J.B. Spins

Jazz, film, and improvised culture.

Friday, October 23, 2009

NYKFF ’09: Crossing the Dust

His name is legion—Saddam to be exact. The Ba’athist regime used to give financial remuneration to parents who named their sons after Saddam Hussein, but now being the dictator’s namesake has lost all its prestige. In fact, for one lost little boy it is a distinct disadvantage in Shawkat Amin Korki’s Crossing the Dust (trailer here), which screened last night during the New York Kurdish Film Festival.

It is 2003 and Saddam Hussein has just been toppled, in a very literal sense. Having just watched on television as the colossal Saddam statue was spontaneously pulled down by jubilant Iraqis, with an assist from an American tank, Azad and his fellow Kurdish Peshmerga fighters erupt into celebratory song and dance. Unfortunately, Iraq is still dangerous, especially for the Peshmerga, as Azad will soon be reminded.

While on a seemingly routine delivery mission with his gruff comrade Rashid, Azad notices a frightened Arabic boy crying by the side of the road. Taking mercy on young Saddam, Azad tries to find his parents, but communication with the Arabic speaking boy proves difficult. As scared and pathetic as this Saddam might be, Rashid remains unmoved, blaming the boy for diverting them from their mission and only providing the most minimal Kurdish translation for his colleague.

As the two men veer further off course, they witness a microcosm of the Iraq War, including lootings, Ba’ath loyalist guerilla attacks, and Saddam’s mass graves. Korki certainly did not calibrate his screenplay to cater to partisans either side of the Iraq controversy. Yet, the vicious nature of Saddam’s Ba’athist regime becomes only too apparent during the course of the film. Indeed, Korki’s strongest sequence involves the visit to a newly discovered secret grave site, where Azad joins scores of other Iraqis looking for missing loved ones.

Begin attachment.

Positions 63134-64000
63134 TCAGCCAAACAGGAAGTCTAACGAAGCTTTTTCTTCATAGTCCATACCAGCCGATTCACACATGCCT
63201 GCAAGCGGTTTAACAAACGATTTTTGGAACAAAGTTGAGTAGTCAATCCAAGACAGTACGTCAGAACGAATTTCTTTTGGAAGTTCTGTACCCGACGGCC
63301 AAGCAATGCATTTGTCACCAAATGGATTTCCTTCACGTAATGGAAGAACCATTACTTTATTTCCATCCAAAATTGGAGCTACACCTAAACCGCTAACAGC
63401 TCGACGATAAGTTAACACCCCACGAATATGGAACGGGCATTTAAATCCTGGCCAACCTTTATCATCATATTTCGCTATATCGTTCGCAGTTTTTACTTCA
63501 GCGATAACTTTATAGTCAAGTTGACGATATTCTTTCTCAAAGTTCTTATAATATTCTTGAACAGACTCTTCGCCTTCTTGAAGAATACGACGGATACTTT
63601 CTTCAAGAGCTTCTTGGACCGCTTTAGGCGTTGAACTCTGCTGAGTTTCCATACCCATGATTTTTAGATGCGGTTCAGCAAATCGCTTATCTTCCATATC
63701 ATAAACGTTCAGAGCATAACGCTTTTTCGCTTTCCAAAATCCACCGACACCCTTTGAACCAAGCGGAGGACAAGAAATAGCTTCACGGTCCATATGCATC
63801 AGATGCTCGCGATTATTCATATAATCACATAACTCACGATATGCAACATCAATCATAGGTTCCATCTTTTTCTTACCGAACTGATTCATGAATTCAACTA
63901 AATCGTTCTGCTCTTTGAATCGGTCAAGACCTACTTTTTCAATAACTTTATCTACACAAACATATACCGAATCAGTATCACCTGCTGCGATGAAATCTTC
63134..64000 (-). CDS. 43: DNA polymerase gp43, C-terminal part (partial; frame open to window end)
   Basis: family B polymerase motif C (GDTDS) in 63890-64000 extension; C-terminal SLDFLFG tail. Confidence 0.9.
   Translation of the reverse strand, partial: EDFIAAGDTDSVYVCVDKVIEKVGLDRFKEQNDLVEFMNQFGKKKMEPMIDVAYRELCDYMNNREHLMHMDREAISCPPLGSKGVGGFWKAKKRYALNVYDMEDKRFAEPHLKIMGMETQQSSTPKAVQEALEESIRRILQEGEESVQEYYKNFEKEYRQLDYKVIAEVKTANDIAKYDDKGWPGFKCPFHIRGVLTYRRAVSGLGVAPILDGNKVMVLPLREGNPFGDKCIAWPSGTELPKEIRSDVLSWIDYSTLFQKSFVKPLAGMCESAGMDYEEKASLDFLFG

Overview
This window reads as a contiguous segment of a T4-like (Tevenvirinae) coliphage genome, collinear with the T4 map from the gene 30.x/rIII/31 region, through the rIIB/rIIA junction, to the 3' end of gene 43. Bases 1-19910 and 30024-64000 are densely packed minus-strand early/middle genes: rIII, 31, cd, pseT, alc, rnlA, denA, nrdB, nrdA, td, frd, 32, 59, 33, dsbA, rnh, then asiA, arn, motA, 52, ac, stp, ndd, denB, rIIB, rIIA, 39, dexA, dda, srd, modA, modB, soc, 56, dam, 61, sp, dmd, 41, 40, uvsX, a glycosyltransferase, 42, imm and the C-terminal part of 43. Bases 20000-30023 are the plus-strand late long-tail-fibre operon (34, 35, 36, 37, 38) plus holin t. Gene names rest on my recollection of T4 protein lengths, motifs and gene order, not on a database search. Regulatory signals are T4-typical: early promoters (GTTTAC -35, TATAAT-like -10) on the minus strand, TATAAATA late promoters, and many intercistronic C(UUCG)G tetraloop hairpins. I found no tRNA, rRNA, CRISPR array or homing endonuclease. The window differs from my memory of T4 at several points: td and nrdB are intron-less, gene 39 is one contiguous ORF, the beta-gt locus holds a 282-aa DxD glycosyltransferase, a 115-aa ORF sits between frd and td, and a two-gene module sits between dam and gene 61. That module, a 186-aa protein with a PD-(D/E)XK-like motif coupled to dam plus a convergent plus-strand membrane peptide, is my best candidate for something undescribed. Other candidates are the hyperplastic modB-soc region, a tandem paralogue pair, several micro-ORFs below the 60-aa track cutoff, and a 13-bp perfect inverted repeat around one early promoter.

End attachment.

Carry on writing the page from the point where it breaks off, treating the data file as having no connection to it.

Though obviously produced on a shoestring, Korki makes a virtue of necessity, effectively capturing a documentary-like sense of post-invasion Iraq. He also elicits some impressively natural performances from his leads, Hossein Hasan and Adil Abdolrahman, who convincingly convey a complicated history shared by the two Peshmerga. While his novice child actor does alright, he never really stretches beyond looking scared and confused.

Dust readily invites comparison with Bahman Ghobadi’s Half Moon, another selection of the first NYKFF. Indeed, both chronicle Kurdish protagonists on ill-fated Iraqi road trips. While Dust also shares a similarly absurdist inclination, it is never nihilistic. Rather, it presents the boots-on-the-ground reality of Iraq through a highly moral prism. It also offers a wider perspective on the Kurdish people, featuring both Christian and Muslim Kurds as supporting characters. As a film that might challenge some preconceptions, Dust definitely deserves an audience.

The New York Kurdish Film Festival continues through Sunday (10/25) with screenings at NYU’s Kantor Film Center.

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